Traveling from Seattle to Vancouver involves two different countries (USA and Canada) even though these cities are only 142 miles apart. In fact, Seattle is closer to Vancouver than it is to Portland, OR! Travelers will need a valid passport or officially accepted documentation proving US citizenship in order to cross the international border.
The trip between the two cities of Seattle and Vancouver is popular with cruisers as both are major cruise ports. They are also tourist destinations in their own right. It makes sense that if you are visiting Seattle or Vancouver to take a cruise you might want to visit the other major city as part of your West Coast itinerary.
There is a huge variety of options for traveling from Seattle to Vancouver, or vice versa. You can travel easily by train, bus, car, or even by ferry between these two port cities. You can also fly, but the time, hassle and visas/travel permits required in what is considered an international flight can negate the convenience. We outline the full details of the best ways to travel from Seattle to Vancouver in our detailed article.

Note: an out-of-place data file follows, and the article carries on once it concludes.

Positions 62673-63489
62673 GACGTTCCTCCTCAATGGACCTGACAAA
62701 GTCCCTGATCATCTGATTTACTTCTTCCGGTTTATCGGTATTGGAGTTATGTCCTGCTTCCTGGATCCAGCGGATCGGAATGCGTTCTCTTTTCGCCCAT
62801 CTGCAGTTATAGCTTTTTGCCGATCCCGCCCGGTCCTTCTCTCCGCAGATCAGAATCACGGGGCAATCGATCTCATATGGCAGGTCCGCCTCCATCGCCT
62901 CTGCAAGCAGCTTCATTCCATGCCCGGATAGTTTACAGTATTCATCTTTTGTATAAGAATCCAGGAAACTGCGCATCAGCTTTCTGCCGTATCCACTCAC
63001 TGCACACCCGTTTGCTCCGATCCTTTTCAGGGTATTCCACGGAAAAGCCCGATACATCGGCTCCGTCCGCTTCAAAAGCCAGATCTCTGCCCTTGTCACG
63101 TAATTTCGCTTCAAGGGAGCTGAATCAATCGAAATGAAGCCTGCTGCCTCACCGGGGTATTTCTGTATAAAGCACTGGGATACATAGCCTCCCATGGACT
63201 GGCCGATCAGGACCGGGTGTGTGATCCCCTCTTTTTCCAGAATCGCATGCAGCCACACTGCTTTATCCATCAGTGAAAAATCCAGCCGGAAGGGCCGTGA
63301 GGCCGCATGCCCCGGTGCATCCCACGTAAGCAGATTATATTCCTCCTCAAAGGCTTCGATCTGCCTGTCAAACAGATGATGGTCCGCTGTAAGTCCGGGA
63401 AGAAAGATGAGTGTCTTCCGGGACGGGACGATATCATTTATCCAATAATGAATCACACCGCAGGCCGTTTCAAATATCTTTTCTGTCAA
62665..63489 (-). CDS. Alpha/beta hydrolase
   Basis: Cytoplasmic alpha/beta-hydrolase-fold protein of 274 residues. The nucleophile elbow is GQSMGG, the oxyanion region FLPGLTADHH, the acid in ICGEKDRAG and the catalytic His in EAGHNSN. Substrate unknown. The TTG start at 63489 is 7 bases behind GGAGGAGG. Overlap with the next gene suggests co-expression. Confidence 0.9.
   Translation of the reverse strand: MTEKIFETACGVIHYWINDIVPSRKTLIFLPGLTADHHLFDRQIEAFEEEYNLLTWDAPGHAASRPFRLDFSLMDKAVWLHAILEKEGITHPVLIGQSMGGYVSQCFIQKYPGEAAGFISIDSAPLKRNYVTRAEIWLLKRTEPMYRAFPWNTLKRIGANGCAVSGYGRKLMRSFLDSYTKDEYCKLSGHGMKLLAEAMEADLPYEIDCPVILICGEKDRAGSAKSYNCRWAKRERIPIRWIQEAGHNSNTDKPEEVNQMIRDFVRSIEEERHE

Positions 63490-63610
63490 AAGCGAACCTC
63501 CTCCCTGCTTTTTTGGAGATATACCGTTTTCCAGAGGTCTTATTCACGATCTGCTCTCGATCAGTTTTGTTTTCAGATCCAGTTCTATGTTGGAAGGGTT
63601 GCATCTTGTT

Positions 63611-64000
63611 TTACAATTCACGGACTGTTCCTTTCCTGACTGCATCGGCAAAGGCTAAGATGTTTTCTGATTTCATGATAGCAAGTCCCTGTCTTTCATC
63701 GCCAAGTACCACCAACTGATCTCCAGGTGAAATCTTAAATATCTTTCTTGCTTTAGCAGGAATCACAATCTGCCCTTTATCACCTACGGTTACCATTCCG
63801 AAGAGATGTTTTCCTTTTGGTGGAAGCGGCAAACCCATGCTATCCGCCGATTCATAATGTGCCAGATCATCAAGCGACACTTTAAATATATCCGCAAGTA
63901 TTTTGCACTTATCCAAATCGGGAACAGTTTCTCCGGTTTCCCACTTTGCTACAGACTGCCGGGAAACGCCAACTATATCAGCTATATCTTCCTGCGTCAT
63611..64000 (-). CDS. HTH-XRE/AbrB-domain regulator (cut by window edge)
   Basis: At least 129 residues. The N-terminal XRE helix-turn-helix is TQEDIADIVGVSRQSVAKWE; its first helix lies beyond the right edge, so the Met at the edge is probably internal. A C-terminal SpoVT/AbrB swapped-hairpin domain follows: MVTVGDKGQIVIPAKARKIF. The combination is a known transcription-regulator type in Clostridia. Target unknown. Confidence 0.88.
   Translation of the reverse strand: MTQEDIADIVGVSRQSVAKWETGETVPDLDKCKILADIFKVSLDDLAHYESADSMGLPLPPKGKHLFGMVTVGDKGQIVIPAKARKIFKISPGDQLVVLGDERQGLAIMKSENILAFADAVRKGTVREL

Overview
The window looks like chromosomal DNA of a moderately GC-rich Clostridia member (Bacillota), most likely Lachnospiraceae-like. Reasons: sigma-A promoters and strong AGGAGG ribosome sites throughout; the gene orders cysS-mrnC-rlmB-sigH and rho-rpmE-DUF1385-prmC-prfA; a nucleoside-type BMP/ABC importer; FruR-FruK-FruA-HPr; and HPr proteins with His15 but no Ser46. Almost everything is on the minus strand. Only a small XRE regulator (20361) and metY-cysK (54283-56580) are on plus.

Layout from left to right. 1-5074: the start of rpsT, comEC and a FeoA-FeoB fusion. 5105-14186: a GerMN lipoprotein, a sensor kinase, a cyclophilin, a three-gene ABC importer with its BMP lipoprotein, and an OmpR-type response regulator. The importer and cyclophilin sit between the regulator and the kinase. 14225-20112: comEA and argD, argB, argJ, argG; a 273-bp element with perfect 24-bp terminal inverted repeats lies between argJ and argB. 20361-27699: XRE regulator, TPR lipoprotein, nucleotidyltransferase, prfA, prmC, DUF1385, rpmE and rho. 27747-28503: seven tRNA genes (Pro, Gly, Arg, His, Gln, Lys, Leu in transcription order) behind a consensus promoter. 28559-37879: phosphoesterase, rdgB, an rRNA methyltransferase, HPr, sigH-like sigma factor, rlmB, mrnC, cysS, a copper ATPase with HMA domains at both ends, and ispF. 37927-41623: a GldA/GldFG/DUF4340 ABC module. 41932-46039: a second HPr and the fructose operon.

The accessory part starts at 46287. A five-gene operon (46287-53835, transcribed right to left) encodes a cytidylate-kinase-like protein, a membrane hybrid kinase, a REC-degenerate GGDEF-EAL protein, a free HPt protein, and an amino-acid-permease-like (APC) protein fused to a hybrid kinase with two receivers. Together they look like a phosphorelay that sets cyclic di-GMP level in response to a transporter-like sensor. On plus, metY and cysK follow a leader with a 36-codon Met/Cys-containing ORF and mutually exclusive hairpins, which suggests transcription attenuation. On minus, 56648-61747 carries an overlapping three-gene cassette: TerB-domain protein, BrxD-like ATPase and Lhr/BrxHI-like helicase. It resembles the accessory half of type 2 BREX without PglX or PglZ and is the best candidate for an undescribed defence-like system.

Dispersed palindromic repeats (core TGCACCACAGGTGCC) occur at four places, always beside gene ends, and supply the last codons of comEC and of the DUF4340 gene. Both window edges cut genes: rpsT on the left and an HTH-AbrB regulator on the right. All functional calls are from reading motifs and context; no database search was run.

Seattle to Vancouver by Train
The trip between Seattle, WA and Vancouver, BC is easy by train and there are other benefits too. Sit back and relax in comfortable modern carriages and enjoy the spectacular scenery. The border crossing between the USA and Canada does not involve any delays as you will already have had your passport or acceptable ID and paperwork checked when boarding.
Amtrak Cascades operates trains on a daily basis. The trip takes four hours. Train ticket prices start at US$34 (Sundays) with most regular tickets costing $45 one way. However, in the winter season tickets can be as low as $15 each way with advanced online booking when demand is slow.
The King Street Train Station in Seattle is just south of downtown near Pioneer Square, between South King Street and Second Avenue. Trains from Seattle to Vancouver arrive four hours later in Pacific Central Station. There are regular connections via the Metro Expo Line into the Waterfront Station in Vancouver, a 7-minute ride.
Seattle Cruise Port to Vancouver by Bus
There are four main bus companies that operate daily bus services direct between Seattle and Vancouver. These are Greyhound, Quick Shuttle, Bolt and Amtrak Thruway (bus).